Hot Rod Forum : Hotrodders Bulletin Board - Reply to Topic
Hotrodders.com -- Hot Rod Forum



Register FAQ Search Today's Posts Unanswered Posts Auto Escrow Insurance Auto Loans
Hot Rod Forum : Hotrodders Bulletin Board > Tech Help> Body - Exterior> cutting compound black haze
User Name
Password
lost password?   |   register now

Thread: cutting compound black haze Reply to Thread
Title:
  
Message:
Trackback:
Send Trackbacks to (Separate multiple URLs with spaces) :

Register Now

In order to be able to post messages on the Hot Rod Forum : Hotrodders Bulletin Board forums, you must first register.
Please enter your desired user name (usually not your first and last name), your email address and other required details in the form below.
User Name:
Password
Please enter a password for your user account. Note that passwords are case-sensitive.
Password:
Confirm Password:
Email Address
Please enter a valid email address for yourself.
Email Address:

Log-in

Human Verification

In order to verify that you are a human and not a spam bot, please enter the answer into the following box below based on the instructions contained in the graphic.



Additional Options
Miscellaneous Options

Topic Review (Newest First)
10-06-2012 06:28 PM
mr4speed I will agree with tech69 as I also do not use the heavy cut compound on any color especially black. Your typical high grade compounds will generally get rid of 2000 grit scratches without the need for a heavy cut. Still not sure if your using base clear or SS. Regardless of that or what grit sand scratches your trying to get rid of, when you are finished with the compounding you should have a super glossy high depth finish with no haze at all whether your using wool or foam. Because when you move on to the polish stage that will not remove any haze or dullness in the finish. It must be done in the compounding stage.
10-05-2012 09:44 AM
tech69 your heavy duty supercut compound should be getting it out quickly. Maybe it sat for too long. I do not use a super aggressive compound on black. I first clean my wool pad completely with water, then run it on fast using a spur, then get it moist by rubbing in compound. Then I buff. It usually takes me 6-10 slow passes in one area before I go to the next area. I like to buff moving slowly. No need to be all over the place like a hack cause then you'll miss spots. I'm done when the surface looks like it has already been polished. You can also get to the point of polish and stop and do something else for a few weeks in case it wants to shrink up more on you. In any case, don't judge it til all the afro sheen is off the car and you have a true look on whether it's ready for polish. Then once I know it looks ready for polish I compound it again with a foam pad. Last I polish.
10-03-2012 10:25 PM
paint dude Try using the wool to just rid of your sand scratches, and use a spur to clean pad often, Then I would switch to a foam pad, they make different ones so you will need to decide, Wash car from all the previous compound before you use the foam and the next polish, Usually around 1000-1200 rpm, work a panel at a time and also clean that pad often also, a toothbrush type brush works great, Polish to a high gloss watching your product and the surface. Good luck.
10-03-2012 06:45 PM
Mr. Fixit
Quote:
Originally Posted by Mach1460 View Post
Im having some slight hazing on my fresh black paint. How do I know when im done with my heavy cutting compound and ready to switch to finish cut?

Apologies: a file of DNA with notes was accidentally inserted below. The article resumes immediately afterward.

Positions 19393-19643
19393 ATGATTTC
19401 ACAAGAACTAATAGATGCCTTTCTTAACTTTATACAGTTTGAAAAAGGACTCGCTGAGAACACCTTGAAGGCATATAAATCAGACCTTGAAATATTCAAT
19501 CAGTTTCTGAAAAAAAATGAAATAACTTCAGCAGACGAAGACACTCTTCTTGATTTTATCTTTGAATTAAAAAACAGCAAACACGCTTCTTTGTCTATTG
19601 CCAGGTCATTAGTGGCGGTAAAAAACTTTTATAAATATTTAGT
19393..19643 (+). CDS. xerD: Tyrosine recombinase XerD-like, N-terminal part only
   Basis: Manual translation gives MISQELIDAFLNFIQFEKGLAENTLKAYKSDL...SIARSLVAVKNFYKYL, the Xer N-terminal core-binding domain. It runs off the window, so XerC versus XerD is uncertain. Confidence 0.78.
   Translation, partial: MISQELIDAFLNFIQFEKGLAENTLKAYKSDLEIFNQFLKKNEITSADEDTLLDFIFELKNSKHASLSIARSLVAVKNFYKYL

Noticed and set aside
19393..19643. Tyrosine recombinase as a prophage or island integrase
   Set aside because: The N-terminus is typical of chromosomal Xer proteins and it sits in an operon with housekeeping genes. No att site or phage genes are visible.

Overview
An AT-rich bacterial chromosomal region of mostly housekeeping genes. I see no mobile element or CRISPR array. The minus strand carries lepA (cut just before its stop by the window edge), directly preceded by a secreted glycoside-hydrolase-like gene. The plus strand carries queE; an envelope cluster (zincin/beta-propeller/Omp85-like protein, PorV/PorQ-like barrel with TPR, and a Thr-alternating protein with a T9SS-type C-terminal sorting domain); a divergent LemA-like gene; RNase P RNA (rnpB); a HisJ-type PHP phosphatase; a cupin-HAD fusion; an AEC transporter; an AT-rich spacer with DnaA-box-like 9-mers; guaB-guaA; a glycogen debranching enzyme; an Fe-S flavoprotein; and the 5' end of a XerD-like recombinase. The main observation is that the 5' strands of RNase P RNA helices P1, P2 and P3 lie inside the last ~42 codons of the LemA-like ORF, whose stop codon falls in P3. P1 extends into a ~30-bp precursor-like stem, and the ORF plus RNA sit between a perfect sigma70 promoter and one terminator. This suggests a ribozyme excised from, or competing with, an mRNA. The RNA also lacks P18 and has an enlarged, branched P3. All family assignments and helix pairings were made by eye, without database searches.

As I went along I started in the rear passenger side and worked all the way around the back, as I got to the other side my wool pad was heavily "filled/soaked" with compound and there was a night and day difference from each side of the vehicle. The passenger side turned out pretty good with some slight hazing. I re buffed the driver side but still have some haze, Im using Wizards Turbo Cut and Finish cut for compounds. Any tips?? Im in constant fear of burning through so maybe im moving to fast???
First off all, I am going to assume that you used a single stage urethane, but if this isn't correct, please advise. When I have done this type of paint job in black, I wet sand to 1000 with a few drops of dish washing soap in the water.

I typically use a yellow foam pad with my cutting compound at a slow speed in lieu of the wool pad since it is much more controllable, especially if you don't do this type of work every day. Once I am satisfied the very fine scratch removal, I switch to the gray pad with the finishing glaze.

If you want to eliminate some of the sanding and stay with the wool pad, it is very important to keep it clean. I am not a professional at this, just have had a lot of experience with black single stage. I hope that this is helpful. I imagine that the pros will offer more info.

Good luck...
10-03-2012 06:23 PM
Mach1460
cutting compound black haze

Im having some slight hazing on my fresh black paint. How do I know when im done with my heavy cutting compound and ready to switch to finish cut?

As I went along I started in the rear passenger side and worked all the way around the back, as I got to the other side my wool pad was heavily "filled/soaked" with compound and there was a night and day difference from each side of the vehicle. The passenger side turned out pretty good with some slight hazing. I re buffed the driver side but still have some haze, Im using Wizards Turbo Cut and Finish cut for compounds. Any tips?? Im in constant fear of burning through so maybe im moving to fast???

Posting Rules
You may post new threads
You may post replies
You may not post attachments
You may not edit your posts

BB code is On
Smilies are On
[IMG] code is On
HTML code is Off


All times are GMT -6. The time now is 10:23 PM.


Powered by vBulletin® Version 3.8.7
Copyright ©2000 - 2014, vBulletin Solutions, Inc.
Search Engine Optimization by vBSEO 3.6.0 PL2
Copyright Hotrodders.com 1999 - 2012. All Rights Reserved.